As per historical texts, the domes of the mosques were damaged early on due to which the Nawab transferred the domes from another Sunehri Masjid built by him to this mosque. The other mosque that goes by the same name currently stands in Daryaganj but without any domes.
Over the years, the interiors of the mosque have been whitewashed due to which many intricate carvings have been concealed. While the original sandstone of the mosque’s verandah was replaced with marbles some years ago, the interiors consist of the original marble. Due to water seepage, paint in several corners is chipping away while the boundary wall has also sustained damage.
Qasmi said though the mosque has not been repaired, it received touch-ups as part of the Chaudahvin Ka Chand festival that was organised in 2003. The mosque was decked up in flowers back then. He said the mosque needs conservation efforts from experts. “We don’t need a stop-gap measure. The mosque needs to be structurally conserved along with the facade,” he said.
Ashok Mathur, 52, a resident of Chandni Chowk, recalled that the mosque was prominently visible till the late 80s since there was significant ground space in front of the Kotwali adjacent to the mosque. He said the construction of newer high rises in the vicinity of the mosque have overshadowed it. “Once upon a time, the mosque would protrude prominently on the Chandni Chowk square since the Kotwali building adjacent to it had an empty ground in the foreground. The dome was quite prominent back then,” said Mathur.
Besides newer construction, hoardings of various shops compete for attention with the mosque. Ghulam, a 20-year-old, whose family has a small cloth shop right next to the stairs leading up to the mosque, said while the mosque was relatively smaller in size than the other historical mosques in the area, it used to be frequented by tourists before the pandemic. “The mosque has an interesting history and tourists come here to enquire about it. However, despite the significance of the mosque, it has not received due care and attention,” said Ghulam, who goes by his first name.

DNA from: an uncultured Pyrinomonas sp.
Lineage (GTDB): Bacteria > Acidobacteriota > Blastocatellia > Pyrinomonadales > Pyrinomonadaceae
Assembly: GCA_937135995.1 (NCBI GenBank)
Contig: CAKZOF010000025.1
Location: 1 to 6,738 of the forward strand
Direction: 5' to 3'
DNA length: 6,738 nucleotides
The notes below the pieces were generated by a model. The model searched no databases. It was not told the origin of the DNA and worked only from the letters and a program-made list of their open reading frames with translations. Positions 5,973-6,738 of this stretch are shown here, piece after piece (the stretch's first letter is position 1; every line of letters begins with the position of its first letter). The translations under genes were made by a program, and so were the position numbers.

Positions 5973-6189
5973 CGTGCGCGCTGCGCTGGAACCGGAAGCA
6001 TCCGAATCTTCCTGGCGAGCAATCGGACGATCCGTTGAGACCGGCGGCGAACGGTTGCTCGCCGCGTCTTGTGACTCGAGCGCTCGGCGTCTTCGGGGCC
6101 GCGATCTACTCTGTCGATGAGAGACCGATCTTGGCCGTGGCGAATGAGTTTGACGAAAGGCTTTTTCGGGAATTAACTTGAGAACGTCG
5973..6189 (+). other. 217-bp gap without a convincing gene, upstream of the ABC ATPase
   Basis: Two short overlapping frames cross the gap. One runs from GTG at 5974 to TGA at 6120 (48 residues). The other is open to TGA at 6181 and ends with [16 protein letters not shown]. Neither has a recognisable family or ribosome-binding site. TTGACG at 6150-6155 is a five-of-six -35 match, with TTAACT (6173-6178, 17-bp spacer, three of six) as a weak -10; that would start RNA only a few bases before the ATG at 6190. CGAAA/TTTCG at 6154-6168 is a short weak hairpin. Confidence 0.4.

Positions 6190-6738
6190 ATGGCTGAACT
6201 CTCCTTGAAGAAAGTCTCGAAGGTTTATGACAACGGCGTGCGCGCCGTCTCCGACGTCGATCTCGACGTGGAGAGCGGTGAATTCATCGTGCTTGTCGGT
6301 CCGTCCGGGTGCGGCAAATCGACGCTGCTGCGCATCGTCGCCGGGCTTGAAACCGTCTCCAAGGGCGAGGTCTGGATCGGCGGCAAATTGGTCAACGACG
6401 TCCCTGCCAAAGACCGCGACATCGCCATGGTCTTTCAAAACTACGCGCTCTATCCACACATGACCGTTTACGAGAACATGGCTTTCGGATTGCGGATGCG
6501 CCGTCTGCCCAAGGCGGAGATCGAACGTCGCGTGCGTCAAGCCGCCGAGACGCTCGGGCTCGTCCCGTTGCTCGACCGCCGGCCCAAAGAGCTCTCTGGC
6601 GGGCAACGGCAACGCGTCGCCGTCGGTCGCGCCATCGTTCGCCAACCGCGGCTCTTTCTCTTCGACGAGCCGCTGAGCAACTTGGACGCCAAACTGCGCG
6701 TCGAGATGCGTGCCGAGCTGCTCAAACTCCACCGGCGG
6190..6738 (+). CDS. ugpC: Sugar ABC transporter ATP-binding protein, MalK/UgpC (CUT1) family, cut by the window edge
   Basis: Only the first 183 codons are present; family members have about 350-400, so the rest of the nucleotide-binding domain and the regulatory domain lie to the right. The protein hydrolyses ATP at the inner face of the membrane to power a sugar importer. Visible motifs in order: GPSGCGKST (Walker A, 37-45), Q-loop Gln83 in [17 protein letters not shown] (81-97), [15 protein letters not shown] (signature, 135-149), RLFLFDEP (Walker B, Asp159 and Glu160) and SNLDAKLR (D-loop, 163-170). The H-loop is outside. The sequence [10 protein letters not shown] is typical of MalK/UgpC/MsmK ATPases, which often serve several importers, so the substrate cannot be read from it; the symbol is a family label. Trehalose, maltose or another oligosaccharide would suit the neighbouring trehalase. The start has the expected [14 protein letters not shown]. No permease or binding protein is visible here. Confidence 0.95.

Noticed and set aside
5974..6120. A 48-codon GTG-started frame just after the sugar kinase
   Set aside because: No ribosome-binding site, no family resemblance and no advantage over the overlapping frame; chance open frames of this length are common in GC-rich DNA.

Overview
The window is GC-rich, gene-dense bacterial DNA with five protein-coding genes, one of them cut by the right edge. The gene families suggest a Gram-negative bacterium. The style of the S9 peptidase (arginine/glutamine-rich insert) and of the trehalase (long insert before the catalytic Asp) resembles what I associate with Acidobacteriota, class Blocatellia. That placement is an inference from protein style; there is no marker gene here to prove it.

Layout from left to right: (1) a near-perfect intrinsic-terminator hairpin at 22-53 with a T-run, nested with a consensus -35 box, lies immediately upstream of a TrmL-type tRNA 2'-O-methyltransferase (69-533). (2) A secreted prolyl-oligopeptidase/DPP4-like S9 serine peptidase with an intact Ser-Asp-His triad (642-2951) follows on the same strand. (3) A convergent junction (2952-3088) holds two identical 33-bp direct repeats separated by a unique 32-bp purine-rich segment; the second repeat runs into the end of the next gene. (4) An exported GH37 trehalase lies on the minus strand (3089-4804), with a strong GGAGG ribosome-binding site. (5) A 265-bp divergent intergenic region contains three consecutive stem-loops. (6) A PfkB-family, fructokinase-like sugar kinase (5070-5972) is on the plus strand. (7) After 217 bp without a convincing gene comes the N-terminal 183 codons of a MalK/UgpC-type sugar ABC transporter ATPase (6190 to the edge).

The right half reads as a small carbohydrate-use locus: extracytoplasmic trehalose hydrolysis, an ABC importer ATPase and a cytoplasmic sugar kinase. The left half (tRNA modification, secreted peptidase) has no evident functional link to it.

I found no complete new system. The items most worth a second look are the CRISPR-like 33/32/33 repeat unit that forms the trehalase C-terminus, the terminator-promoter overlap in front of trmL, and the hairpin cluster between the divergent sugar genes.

Patrons of the mosque said it was in desperate need of support. Mohd Abid, who owns a shop in Bhagirath Palace, said due to its prime location, the mosque was preferred by locals and shopkeepers in the area.
“Water seepage in the ceiling and the washrooms is a perpetual problem. During rain, huge streams of water trickle down. Massive repairs are needed but the Waqf board is not doing anything to address these concerns,” said Abid.
Mehfooz Mohammad, section officer, Delhi Waqf Board, said that the board will get the mosque surveyed and take necessary steps for its conservation. “The board is exploring the possible efforts that can be undertaken for the conservation of the mosque. We are already in touch with conservation experts and have held consultations in this regard,” said Mohammad.
Both traders and residents of the locality are of the view that the mosque needs to be conserved with the aim of highlighting its prominence and crucial space in Delhi’s history. Sanjay Bhargava, president Chandni Chowk Sarv Vyapar Mandal, whose outlet is among the four shops located on the mosque’s ground floor, said the mosque has not received its due. Bhargava said it was in desperate need of repairs.
“It is a beautiful mosque. Authorities should take note since the mosque is not protected by the ASI,” said Bhargava.
Historian and author Swapna Liddle said for conservation efforts to be undertaken, it was crucial for stakeholders to decide on a conservation plan to preserve the mosque. “One needs to take the first step. Someone needs to take up the mandate of conservation work,” said Liddle.